Given the current limited health system capacity in many LMICs, meeting WHO’s recommendations regarding regular monitoring of patients’ responses to treatment, including monitoring of drug toxicity, may pose major challenges to the health system with possible negative impacts on quality and sustainability of HIV services in the future [9, 10]. This vulnerable situation is particularly likely while rapid scale up of decentralized provision of ART is being prioritized.

This systematic review assessed the feasibility of ART treatment monitoring in settings of decentralized HIV treatment and care in LMICs.

Methods

Literature search strategy

The preferred reporting item for systematic reviews and meta-analysis (PRISMA statement) [11] was used to guide the conduct of this review. A literature search strategy was developed to identify relevant studies that involve decentralization of HIV treatment and care in low and middle income countries, published in English between Jan 2006 and Dec 2015. Key search terms include MeSH and free text terms relevant to HIV infection, HIV treatment and care, health service delivery models and service accessibility such as: “HIV”, “HIV infection”, “Antiretroviral therapy”, “ART”, “HAART”, “delivery of health care” “primary health care”, “community health services”, “home-based*”, “decentral*”, “task-shift*”. Search terms also included those that refer to treatment monitoring including “treatment outcomes”, “adverse effect” and “toxicity”. The search strategy was first conducted in Medline (see Additional file 1: Annex S1), then adapted to run across CENTRAL, CINAHL, EMBASE, Scopus and Web of science. Conference abstracts were also searched from International AIDS Society and CROI conference websites. Grey literature resources and reference lists of existing systematic reviews were searched to identify relevant studies. For the purpose of this review, “feasibility” is defined as capacity of health system to provide and patient’s accessibility to ART monitoring services following WHO’s recommendations [7].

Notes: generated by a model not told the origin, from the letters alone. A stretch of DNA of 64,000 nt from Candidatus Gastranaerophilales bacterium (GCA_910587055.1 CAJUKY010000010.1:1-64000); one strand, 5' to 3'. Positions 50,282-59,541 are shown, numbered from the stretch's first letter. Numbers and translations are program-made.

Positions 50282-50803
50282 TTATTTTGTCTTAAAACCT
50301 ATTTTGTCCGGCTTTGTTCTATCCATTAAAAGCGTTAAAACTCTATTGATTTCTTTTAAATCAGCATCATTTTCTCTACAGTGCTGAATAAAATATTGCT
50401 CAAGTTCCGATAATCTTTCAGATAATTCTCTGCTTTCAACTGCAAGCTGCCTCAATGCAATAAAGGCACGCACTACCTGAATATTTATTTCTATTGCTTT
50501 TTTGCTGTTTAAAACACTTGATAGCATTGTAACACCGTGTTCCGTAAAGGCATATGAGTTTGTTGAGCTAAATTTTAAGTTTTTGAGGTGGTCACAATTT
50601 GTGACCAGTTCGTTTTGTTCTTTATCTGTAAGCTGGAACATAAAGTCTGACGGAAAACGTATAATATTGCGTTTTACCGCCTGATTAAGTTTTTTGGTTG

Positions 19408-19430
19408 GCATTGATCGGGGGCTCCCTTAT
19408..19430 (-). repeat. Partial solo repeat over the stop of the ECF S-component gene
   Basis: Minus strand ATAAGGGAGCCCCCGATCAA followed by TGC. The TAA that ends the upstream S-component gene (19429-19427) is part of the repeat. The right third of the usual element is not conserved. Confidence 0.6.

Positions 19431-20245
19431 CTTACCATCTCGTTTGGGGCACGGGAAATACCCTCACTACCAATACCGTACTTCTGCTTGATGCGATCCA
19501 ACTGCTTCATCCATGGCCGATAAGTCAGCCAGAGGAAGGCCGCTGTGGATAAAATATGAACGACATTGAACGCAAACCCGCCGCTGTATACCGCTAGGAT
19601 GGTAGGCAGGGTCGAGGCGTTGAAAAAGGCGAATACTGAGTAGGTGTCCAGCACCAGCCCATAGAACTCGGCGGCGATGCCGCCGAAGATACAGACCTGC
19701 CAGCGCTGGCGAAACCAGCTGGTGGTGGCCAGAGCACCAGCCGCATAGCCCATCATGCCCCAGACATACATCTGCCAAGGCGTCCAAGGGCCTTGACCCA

Study selection

Studies met inclusion criteria for this review if they: (i) involved HIV infected patients requiring ART and treatment follow-up, and/or healthcare workers involved in providing ART services; (ii) involved a decentralized model of HIV treatment and care which was defined as ART initiation and/or ART monitoring services provided at non-hospital settings: primary health facility or community level (through home-based delivery or community outreach including mobile health services); and (iii) reported one or more of the primary outcomes of interest as defined below.
  1. 1.

    Proportion of patients receiving (with data documented) CD4 count, clinical HIV staging, and/or HIV viral load monitoring at treatment follow-up at regular intervals (6 or 12 months);

     
  2. 2.